Handle the inhibited acid for cleaning condensers with the usual precautions observed when handling acids. It stains hands and clothing and attacks concrete and if an inhibitor is not present, it reacts with steel. Therefore, use every precaution to prevent spilling or splashing. When splashing might occur, cover the surfaces with burlap or boards. Gas produced during cleaning that escapes through the vent pipe is not harmfu but prevents any liquid or spray from being carried hrough with the gas. The basic formula should be maintained as closely as possible, but a variation of 5 percent is permissible. The inhibited acid solution is made up of the following:

  1. Water.
  2. Commercial hydrochloric (muriatic) acid with specific gravity of 1.19. Eleven quarts of acid should be used for each 10 gallons of water.
  3. Three and two-fifths ounces of inhibitor powder for each 10 gallons of water used.
  4. Place the required amount of water in a non-galvanized metal tank or wooden barrel, and add the necessary amount of inhibitor powder while stirring the water. Continue stirring the water until the powder is completely dissolved; then add the required quantity of acid.


NEVER add water to the acid; this mistake may cause an explosion. Always add acid to the water.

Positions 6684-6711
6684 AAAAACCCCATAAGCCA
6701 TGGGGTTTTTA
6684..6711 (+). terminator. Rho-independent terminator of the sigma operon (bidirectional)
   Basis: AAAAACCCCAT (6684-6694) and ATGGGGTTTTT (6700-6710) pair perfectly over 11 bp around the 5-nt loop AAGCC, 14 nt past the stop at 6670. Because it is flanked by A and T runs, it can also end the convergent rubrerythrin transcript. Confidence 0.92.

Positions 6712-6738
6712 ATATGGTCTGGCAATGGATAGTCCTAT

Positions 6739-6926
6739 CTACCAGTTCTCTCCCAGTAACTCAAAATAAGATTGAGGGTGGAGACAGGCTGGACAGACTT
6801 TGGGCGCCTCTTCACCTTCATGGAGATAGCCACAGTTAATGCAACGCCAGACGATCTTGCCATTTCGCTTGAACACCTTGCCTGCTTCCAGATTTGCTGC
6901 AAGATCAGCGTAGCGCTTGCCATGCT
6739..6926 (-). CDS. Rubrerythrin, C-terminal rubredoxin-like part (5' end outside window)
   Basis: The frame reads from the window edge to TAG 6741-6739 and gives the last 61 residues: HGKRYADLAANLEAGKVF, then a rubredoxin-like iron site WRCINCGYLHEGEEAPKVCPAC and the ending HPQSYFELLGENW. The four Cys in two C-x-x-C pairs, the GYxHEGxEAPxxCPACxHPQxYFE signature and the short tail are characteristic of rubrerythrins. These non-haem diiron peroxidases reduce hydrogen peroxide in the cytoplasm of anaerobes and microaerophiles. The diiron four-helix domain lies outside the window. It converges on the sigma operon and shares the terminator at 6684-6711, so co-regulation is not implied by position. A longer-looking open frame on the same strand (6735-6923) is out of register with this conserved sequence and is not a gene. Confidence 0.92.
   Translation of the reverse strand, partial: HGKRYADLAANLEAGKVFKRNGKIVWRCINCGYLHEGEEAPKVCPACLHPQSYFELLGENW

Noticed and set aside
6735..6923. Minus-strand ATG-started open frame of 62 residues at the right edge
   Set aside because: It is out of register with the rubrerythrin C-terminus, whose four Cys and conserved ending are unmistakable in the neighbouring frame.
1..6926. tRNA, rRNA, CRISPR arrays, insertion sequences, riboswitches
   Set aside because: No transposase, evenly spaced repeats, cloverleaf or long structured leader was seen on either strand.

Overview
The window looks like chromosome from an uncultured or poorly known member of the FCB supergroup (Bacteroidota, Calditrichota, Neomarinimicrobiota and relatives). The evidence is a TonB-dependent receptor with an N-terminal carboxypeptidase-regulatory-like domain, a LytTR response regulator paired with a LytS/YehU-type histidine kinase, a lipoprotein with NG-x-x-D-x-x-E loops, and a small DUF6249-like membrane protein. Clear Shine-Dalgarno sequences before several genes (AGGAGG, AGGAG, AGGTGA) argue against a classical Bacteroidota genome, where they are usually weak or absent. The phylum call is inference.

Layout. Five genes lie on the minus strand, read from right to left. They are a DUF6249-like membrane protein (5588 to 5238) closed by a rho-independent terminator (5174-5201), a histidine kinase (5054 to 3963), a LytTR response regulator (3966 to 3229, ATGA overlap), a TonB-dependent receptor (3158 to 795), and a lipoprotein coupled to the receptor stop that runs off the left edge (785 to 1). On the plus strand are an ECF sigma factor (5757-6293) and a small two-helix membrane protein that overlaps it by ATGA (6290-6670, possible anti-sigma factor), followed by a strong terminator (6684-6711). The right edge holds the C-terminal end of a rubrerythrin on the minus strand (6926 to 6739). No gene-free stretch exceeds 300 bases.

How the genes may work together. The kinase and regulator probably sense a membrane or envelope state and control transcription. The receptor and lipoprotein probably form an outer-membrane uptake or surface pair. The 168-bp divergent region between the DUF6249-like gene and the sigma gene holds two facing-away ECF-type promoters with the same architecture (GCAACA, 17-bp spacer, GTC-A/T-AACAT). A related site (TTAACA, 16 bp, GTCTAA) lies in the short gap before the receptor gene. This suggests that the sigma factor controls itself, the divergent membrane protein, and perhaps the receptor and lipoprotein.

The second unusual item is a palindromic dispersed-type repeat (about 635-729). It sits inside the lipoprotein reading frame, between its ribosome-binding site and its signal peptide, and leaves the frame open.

In charging the system with an acid solution when GRAVITY FLOW is used, introduce the inhibited acid as shown in figure 7-18. Do not add the solution faster than the vent can exhaust the gases generated during cleaning. When the condenser has been filled, allow the solution to remain overnight.

When FORCED CIRCULATION is used, the valve in the vent pipe should be fully opened while the solution is introduced into the condenser but must be closed when the condenser is completely charged and the solution is circulated by the pump. When a centrifugal pump is used, the valve in the supply line may be fully closed while the pump is running.

The solution should be allowed to stand or be circulated in the system overnight for cleaning out average scale deposits. The cleaning time also depends on the size of the condenser to be cleaned. For extremely heavy deposits, forced circulation is recommended, and the time should be increased to 24 hours. The solution acts more rapidly if it is warm, but the cleaning action is just as thorough with a cold solution if adequate time is allowed.